Nonfiction > The Bible > Harvard Classics > The Book of Job
   The Book of Job.
The Harvard Classics.  1909–14.
[1]    MAN, that is born of a woman,
Is of few days, and full of trouble.
[2]  He cometh forth like a flower, and is 1 cut down:
He fleeth also as a shadow, and continueth not.
[3]  And dost thou open thine eyes upon such a one,
And bringest me into judgment with thee?
[4]  Who 2 can bring a clean thing out of an unclean? not one.
[5]  Seeing his days are determined,
The number of his months is with thee,
And thou hast appointed his bounds that he cannot pass;
[6]  Look away from him, that he may rest, 3
Till he shall accomplish, 4 as a hireling, his day.
[7]  For there is hope of a tree,
If it be cut down, that it will sprout again,
And that the tender branch thereof will not cease.
[8]  Though the root thereof wax old in the earth,
And the stock thereof die in the ground;
[9]  Yet through the scent of water it will bud,
And put forth boughs like a plant.
[10]  But man dieth, and is laid low: Yea, man giveth up the ghost, and where is he?
[11]  As the waters fail 5 from the sea,
And the river wasteth and drieth up;
[12]  So man lieth down and riseth not:
Till the heavens be no more, they shall not awake,
Nor be roused out of their sleep.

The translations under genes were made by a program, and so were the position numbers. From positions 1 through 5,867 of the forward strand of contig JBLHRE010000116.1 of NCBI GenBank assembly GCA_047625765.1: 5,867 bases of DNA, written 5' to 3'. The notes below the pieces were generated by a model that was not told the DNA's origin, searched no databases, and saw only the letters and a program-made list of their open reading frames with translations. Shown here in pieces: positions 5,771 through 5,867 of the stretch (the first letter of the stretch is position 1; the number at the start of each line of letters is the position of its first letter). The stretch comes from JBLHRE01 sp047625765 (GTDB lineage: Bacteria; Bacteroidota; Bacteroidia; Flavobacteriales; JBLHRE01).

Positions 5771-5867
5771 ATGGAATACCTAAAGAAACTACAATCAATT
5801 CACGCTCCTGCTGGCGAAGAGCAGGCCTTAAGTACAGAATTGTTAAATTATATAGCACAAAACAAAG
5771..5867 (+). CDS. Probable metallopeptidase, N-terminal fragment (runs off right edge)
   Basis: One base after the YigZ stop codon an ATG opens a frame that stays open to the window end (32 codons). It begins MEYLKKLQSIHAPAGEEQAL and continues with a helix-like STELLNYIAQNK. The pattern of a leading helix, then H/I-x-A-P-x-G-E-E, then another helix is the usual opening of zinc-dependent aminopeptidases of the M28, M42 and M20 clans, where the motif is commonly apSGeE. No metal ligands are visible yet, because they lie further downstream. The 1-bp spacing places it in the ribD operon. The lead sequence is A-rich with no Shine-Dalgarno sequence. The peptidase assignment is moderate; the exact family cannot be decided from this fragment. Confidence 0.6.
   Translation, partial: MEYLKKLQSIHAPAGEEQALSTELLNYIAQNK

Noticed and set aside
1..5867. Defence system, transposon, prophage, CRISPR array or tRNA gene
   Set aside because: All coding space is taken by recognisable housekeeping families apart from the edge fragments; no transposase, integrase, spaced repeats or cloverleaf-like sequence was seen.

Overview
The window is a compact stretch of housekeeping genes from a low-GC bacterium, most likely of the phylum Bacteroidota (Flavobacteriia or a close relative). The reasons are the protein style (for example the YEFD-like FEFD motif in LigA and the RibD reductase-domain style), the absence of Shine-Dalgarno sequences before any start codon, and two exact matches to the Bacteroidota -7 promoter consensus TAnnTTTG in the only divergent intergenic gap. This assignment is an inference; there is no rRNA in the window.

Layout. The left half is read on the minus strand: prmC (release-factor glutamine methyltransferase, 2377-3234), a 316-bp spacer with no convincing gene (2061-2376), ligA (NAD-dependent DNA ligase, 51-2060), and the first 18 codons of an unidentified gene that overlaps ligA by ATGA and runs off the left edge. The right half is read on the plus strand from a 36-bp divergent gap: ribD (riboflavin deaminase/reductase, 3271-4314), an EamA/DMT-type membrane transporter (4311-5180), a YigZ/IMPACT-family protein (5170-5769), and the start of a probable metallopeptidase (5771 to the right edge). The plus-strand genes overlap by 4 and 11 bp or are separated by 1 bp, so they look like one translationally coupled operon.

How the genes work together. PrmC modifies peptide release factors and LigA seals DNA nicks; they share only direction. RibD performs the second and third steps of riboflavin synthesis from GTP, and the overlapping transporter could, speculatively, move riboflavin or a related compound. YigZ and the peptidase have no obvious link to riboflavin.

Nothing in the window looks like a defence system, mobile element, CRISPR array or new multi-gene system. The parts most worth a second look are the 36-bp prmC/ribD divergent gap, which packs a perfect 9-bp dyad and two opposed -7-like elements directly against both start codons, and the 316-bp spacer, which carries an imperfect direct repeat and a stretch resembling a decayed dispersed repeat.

[13]    Oh that thou wouldest hide me in Sheol,
That thou wouldest keep me secret, until thy wrath be past,
That thou wouldest appoint me a set time, and remember me!
[14]  If a man die, shall he live again?
All the days of my warfare would 6 I wait,
Till my release 7 should come.
[15]  Thou wouldest 8 call, and I would answer thee:
Thou wouldest have a desire to the work of thy hands.
[16]  But now thou numberest my steps:
Dost thou not watch over my sin?
[17]  My transgression is sealed up in a bag,
And thou fastenest up mine iniquity.
[18]  But the mountain falling cometh 9 to nought;
And the rock is removed out of its place;
[19]  The waters wear the stones;
The overflowings thereof wash away the dust of the earth:
So thou destroyest the hope of man.
[20]  Thou prevailest for ever against him, and he passeth;
Thou changest his countenance, and sendest him away.
[21]  His sons come to honor, and he knoweth it not;
And they are brought low, but he perceiveth it not of them.
[22]  But 10 his flesh upon him hath pain,
And his soul within him mourneth.
Note 1. Or, withereth. [back]
Note 2. Or, Oh that a clean thing could come out of an unclean! not one can. [back]
Note 3. Heb. cease. [back]
Note 4. Or, have pleasure in. [back]
Note 5. Heb. are gone. [back]
Note 6. Or, will … shall come. [back]
Note 7. Or, change. [back]
Note 8. Or, shall call, and I will &c. [back]
Note 9. Heb. fadeth away. [back]
Note 10. Or, Only for himself his flesh hath pain, and for himself his soul mourneth. [back]


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